Before leaving, I wandered through the Dutch Masterpieces at The Met Exhibit. There were a lot of 17th century Dutch businessmen in excellent lighting, but I was most impressed that The Met had three Vermeers just casually hung as part of a larger exhibit. Oh, don’t mind me. I’m just super famous and rare! There are only 36 known Vermeers in the world!
As I walked through the museum, I accidentally came across a Fabergé exhibit with three eggs just casually on display. Amazing! There are only 57 known surviving eggs today.
I also hung out with George.
And I spent some time in a gallery full of Winslow Homer, including his last, unfinished painting.
And finally, I found Leda, the anti-bird lady. Although really, who could blame her? That myth seems particularly terrible.
On my way to the subway, I got caught in some rain. My shoes were soaked.
Then, it was up the island to The Cloisters which, once I got to them, were amazing. The train ride wasn’t bad, I just took the longest walking route possible and nothing makes an imported stone-by-stone castle seem enormous as when I’m forced to walk around the whole thing trying to find the entrance.
So, as far as I could tell, John D. Rockefeller imported a castle which was reconstructed brick-by-brick and then put in a bunch of chapels and alters from other provenance inside. This is probably not the tour guide version, but this is what I think was going on. [Ok, ok, I had to look it up. It seems its a compilation of five separate cloisters.]
And looked what I found! Only the most famous unicorn tapestry in the world! Somewhat gruesomely, it is part of a tapestry commemorating a unicorn hunt. Even this tapestry called The Unicorn Rests in the Garden is clearly an injured unicorn penned into too small an enclosure.
The central courtyard was really pretty.
It was a really great museum and I was so glad my Mom had told me about it. I had never heard of it before and it was a great place to see.
After seeing The Cloisters, I headed back downtown to see a show. Although I considered seeing something different, I decided I had to stick with the theme of the weekend and see Camelot!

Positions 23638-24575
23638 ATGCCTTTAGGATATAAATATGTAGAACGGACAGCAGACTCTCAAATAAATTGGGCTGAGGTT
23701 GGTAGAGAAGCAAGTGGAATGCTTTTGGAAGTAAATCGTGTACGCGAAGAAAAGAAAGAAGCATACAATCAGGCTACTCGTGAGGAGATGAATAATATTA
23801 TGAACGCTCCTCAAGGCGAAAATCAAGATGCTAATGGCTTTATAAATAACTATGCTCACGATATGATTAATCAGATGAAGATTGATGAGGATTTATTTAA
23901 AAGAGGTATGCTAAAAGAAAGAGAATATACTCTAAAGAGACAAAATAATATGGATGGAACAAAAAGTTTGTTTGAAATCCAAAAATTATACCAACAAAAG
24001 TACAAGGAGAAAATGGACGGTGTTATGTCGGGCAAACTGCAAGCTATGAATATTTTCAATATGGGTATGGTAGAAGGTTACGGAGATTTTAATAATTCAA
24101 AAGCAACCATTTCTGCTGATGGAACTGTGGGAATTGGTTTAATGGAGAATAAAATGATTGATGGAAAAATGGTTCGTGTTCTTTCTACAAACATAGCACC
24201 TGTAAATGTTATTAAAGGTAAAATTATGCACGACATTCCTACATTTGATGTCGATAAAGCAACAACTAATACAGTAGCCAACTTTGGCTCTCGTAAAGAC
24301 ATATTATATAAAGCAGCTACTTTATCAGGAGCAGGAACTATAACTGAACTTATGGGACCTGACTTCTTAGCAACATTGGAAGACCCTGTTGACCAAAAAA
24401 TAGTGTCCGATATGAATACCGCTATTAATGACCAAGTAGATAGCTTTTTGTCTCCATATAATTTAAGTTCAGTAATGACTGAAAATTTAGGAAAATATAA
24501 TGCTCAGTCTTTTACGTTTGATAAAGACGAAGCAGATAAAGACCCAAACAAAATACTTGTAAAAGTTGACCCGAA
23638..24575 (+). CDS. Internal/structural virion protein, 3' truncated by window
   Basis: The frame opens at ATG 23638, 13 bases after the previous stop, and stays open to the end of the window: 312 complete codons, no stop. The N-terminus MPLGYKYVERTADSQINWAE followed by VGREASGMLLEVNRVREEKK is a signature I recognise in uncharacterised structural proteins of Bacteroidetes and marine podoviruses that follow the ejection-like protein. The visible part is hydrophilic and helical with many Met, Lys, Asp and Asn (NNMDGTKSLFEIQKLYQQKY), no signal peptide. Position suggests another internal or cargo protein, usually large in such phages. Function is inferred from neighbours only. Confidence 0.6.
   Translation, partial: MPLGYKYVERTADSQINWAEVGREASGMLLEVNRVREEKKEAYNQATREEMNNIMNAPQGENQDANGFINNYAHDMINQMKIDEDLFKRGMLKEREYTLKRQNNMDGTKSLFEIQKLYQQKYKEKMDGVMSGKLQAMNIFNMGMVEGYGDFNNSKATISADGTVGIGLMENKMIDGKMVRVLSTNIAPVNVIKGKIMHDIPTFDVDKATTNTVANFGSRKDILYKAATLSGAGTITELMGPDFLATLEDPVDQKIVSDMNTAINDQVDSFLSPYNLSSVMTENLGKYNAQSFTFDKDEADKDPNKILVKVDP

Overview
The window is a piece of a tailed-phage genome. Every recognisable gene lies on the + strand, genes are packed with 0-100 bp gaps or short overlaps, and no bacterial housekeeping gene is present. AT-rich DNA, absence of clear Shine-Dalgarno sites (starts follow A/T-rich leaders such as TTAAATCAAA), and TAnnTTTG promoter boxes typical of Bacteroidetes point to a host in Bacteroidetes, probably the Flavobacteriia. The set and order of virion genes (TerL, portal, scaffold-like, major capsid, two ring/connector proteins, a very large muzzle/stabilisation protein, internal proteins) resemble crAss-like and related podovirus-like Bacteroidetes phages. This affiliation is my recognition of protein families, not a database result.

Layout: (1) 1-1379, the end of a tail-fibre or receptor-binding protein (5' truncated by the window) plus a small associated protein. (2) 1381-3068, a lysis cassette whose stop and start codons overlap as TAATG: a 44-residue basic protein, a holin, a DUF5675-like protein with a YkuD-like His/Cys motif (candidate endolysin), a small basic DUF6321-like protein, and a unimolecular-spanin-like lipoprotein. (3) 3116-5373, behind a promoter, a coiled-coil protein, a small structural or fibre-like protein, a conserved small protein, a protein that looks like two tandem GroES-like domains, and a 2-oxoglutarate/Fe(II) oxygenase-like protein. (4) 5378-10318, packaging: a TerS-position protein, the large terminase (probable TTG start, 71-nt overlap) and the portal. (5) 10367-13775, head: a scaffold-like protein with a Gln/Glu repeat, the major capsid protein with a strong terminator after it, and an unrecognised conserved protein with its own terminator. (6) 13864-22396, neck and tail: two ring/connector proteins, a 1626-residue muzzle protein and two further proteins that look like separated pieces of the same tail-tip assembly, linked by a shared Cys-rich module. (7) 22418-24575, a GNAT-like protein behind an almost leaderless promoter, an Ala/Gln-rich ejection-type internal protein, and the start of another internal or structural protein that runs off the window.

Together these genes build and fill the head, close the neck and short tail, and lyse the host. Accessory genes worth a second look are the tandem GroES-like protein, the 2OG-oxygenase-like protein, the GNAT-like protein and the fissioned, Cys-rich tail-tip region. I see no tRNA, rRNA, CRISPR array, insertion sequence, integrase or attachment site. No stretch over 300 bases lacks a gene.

Even though it was no where near as magical as seeing it with my parents and my seat was no where near as good, it was awesome to see again. The score and lyrics are so good! Also, based on the shortened run, I don’t think this is a musical that’s going to have a revival anytime soon. So, totally worth seeing twice!
Then I went to the West Village for dinner at L’Artusi, which came highly recommended by members of a particularly discerning Facebook group. Yes, I know. That doesn’t sound like a ringing endorsement but apart from the blackberry focaccia, which was only ok, the rest of the food was so good! I had a salad, scallops, and a delicious red. I sat next to a nice-enough guy. We spoke a bit, but he also ordered three different mains. Maybe he’s a once-a-day eater cramming it all in, but he certainly didn’t look like a person who would pack that much away!
And then, that was it! It was time to head home via JFK to SFO. The flight was again delayed so I got home really, really late. Like, 2 hours before I had to go to work late. Yuck. So, not the best travel experience, but the weekend overall was amazing. And I definitely feel lucky the bad travel was on at the end so I didn’t miss the show and our awesome Friday together!